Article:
Also there is a common element that I found in companies with poor OCF v/s NI. These companies are often backed by very strong growth stories and are widely traded in the stock market with lots of hope.

I have covered two examples viz. Opto Circuits and Arshiya International. Both these companies were the darling of stock market. These companies were running with several growth stories around. Also both the companies were backed by celebrity analysts and FIIs. You may see the details of what happened with these companies when they were unable to generate OCF: http://goo.gl/rY7l0l

Ideal OCF v/s NP ratio:
It will be ideal to have a ratio close to one, more the merrier. However, there could be a year or two where OCF is down due to market conditions or circumstances. But it cannot be for an indefinite period otherwise the survival of the company will be in question. Remember NP without CFO is like a body without oxygen.

Cheers,
Niteen S Dharmawat
Blog: http://dharmawat.blogspot.com/
Twitter: @niteen_india
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IMPORTANT DISCLAIMER: Investment in equity shares has its own risks. Sincere efforts have been made to present the right investment perspective. The above article is written with the sole objective of taking feedback from the readers. The information contained herein is based on my study and upon sources that I consider reliable. I, however, do not vouch for the accuracy or the completeness thereof. This material is for personal information and not intended for any investment decisions. I am not responsible for any profit or loss incurred based upon it & take no responsibility whatsoever for any financial profits or loss which may arise from the discussion thread above/anywhere in communication. It is safe to assume that I, my family, friends have vested interest in any of the stock ideas discussed here. Please do your due diligence and take the help of a qualified advisor before you take any financial decision.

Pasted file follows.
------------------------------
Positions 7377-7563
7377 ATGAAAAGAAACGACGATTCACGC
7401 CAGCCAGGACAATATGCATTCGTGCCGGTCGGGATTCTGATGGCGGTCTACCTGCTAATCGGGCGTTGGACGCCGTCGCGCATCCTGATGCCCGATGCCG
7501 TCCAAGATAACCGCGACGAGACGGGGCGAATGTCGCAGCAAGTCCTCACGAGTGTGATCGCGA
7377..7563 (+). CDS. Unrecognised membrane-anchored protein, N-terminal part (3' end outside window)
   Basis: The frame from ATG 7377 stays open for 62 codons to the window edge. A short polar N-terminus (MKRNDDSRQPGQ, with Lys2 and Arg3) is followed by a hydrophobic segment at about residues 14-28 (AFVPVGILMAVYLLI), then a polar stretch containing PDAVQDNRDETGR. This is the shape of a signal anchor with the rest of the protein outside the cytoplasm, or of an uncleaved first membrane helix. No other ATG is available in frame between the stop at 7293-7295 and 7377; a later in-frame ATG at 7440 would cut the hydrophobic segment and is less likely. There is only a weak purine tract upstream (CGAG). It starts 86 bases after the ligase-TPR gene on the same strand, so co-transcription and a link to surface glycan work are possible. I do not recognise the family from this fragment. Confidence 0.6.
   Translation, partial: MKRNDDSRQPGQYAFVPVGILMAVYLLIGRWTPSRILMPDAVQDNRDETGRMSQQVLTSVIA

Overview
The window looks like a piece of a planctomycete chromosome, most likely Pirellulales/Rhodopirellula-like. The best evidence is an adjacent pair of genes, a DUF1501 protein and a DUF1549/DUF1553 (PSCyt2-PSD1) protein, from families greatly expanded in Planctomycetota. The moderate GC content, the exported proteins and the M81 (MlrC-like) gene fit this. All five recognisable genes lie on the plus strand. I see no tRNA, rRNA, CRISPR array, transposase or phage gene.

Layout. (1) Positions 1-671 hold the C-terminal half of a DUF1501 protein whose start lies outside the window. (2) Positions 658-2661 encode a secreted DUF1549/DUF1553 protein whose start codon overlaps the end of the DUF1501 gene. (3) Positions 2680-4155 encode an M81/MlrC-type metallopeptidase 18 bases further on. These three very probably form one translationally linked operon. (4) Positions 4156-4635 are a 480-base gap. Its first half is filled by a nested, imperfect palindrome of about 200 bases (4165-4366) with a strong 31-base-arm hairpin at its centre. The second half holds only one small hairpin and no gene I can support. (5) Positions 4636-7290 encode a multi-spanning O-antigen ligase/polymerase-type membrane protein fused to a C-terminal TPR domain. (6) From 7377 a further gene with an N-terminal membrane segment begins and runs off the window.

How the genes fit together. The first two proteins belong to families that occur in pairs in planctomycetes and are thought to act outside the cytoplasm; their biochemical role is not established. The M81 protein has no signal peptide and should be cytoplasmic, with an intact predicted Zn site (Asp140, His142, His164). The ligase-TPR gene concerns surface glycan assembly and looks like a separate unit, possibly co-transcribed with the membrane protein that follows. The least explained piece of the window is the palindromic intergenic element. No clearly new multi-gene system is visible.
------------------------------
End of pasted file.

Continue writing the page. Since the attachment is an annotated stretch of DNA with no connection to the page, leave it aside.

5 comments:

Amit G said...

Nishanth can you please share your views on HOV Services commenting on the possibilities of its US Sub sale

Rajesh Javalagi said...

Thank you Niteen for an interesting blog on explaining the importance of OCF. As you said rightly cash is king and it is the most important element in addition to growth and risk while arriving at the intrinsic value of the share or the Enterprise Value.
I would go one step further and add that in addition to OCF, investors are keen in knowing the Free Cash Flows (FCF) which comes after reducing the investment and working capital impact. The FCF gives the net cash available to equity holders after all other stake holders are paid. I believe this is an important number investors should be watching.

Niteen, thanks for bringing out the finer nuance of understanding the OCF.

Anonymous said...

Nice article Niteen

ketanthacker said...

Nice article..The examples of both Arshiya Int and Opto Circuit are good case studies. Even seasoned Analyst got carried away. This article reinforces importance of cash flow analysis, which we should not ignore while doing our stock research.

Anonymous said...

Very good insight ! Thank you.